Susanne Harder, Kirstine Davidsen, Angus MacBeth, Theis Lange, Helen Minnis, Marianne Skovsager Andersen, Erik Simonsen, Jenna-Marie Lundy, Maja Nyström-Hansen, Christopher Høier Trier, Katrine Røhder, Andrew Gumley
UNLABELLED: The WARM study is a longitudinal cohort study following infants of mothers with schizophrenia, bipolar disorder, depression and control from pregnancy to infant 1 year of age. BACKGROUND: Children of parents diagnosed with complex mental health problems including schizophrenia, bipolar disorder and depression, are at increased risk of developing mental health problems compared to the general population. Little is known regarding the early developmental trajectories of infants who are at ultra-high risk and in particular the balance of risk and protective factors expressed in the quality of early caregiver-interaction...
2015: BMC Psychiatry
Madeleine Simpson, Christine Catling
BACKGROUND: Traumatic birth experiences can cause postnatal mental health disturbance, fear of childbirth in subsequent pregnancies and disruption to mother-infant bonding, leading to impaired child development. Some women may develop postnatal Post Traumatic Stress Disorder, which is a particularly undesirable outcome. This paper aimed to gain a better understanding of factors contributing to birth trauma, and the efficacy of interventions that exist in the literature. METHODS: A literature search was undertaken in April 2015...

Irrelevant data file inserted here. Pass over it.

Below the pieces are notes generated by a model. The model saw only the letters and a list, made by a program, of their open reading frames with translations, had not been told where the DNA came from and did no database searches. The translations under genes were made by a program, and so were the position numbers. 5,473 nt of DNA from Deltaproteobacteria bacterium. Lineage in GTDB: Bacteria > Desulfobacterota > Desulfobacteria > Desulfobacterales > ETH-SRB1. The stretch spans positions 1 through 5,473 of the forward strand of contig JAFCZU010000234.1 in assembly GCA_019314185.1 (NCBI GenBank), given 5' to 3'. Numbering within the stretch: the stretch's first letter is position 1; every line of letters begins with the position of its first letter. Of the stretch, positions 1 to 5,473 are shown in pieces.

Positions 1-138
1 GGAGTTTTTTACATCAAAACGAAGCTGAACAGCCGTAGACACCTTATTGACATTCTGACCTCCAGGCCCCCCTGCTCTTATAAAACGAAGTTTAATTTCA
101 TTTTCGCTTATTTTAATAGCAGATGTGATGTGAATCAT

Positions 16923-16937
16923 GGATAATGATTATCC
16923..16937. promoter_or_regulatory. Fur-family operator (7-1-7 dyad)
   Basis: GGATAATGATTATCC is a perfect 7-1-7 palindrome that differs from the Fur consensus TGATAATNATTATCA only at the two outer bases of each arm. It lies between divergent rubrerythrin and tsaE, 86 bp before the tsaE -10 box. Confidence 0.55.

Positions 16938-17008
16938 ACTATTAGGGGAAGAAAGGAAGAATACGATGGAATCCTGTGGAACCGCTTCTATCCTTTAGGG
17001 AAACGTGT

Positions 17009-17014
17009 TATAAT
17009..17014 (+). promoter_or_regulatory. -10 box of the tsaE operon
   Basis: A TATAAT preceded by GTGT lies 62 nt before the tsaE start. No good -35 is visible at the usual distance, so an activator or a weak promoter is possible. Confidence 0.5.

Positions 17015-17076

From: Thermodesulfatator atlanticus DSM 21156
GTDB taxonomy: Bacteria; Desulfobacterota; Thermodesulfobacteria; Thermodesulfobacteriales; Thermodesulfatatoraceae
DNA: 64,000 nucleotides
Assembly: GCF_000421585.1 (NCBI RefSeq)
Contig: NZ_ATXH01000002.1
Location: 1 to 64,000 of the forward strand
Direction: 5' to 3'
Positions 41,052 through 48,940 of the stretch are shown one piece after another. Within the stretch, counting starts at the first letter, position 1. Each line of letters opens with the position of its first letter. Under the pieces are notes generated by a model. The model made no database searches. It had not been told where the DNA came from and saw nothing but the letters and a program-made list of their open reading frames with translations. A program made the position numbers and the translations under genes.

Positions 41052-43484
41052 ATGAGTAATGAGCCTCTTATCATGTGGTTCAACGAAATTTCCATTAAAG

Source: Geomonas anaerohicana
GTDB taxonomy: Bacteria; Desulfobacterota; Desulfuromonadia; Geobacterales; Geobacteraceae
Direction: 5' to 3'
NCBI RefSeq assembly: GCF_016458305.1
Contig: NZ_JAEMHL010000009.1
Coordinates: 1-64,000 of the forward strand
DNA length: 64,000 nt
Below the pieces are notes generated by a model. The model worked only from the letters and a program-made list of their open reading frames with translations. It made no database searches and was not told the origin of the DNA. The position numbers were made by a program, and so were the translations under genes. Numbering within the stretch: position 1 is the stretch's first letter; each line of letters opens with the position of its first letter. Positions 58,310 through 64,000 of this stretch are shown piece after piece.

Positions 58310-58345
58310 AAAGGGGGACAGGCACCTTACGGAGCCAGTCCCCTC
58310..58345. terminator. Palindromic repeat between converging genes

June 2016: Women and Birth: Journal of the Australian College of Midwives
Iman Al-Saleh, Michael Nester, Mai Abduljabbar, Reem Al-Rouqi, Chafica Eltabache, Tahreer Al-Rajudi, Rola Elkhatib
This cross-sectional study analyzed mercury (Hg) levels in healthy Saudi mothers and their infants (age 3-12 months) and examined the influence of Hg on the infants' neurodevelopment using screening tools, such as the Denver Developmental Screening Test II (DDST-II) and Parents' Evaluation of Developmental Status (PEDS). A total of 944 mothers and their 944 infants were recruited from 57 Primary Health Care Centers (PHCCs) in Riyadh. The total Hg (THg) levels were measured in the mothers' and infants' urine (UTHg-M and UTHg-I) and hair (HTHg-M and HTHg-I) samples and in the breast milk and mothers' blood...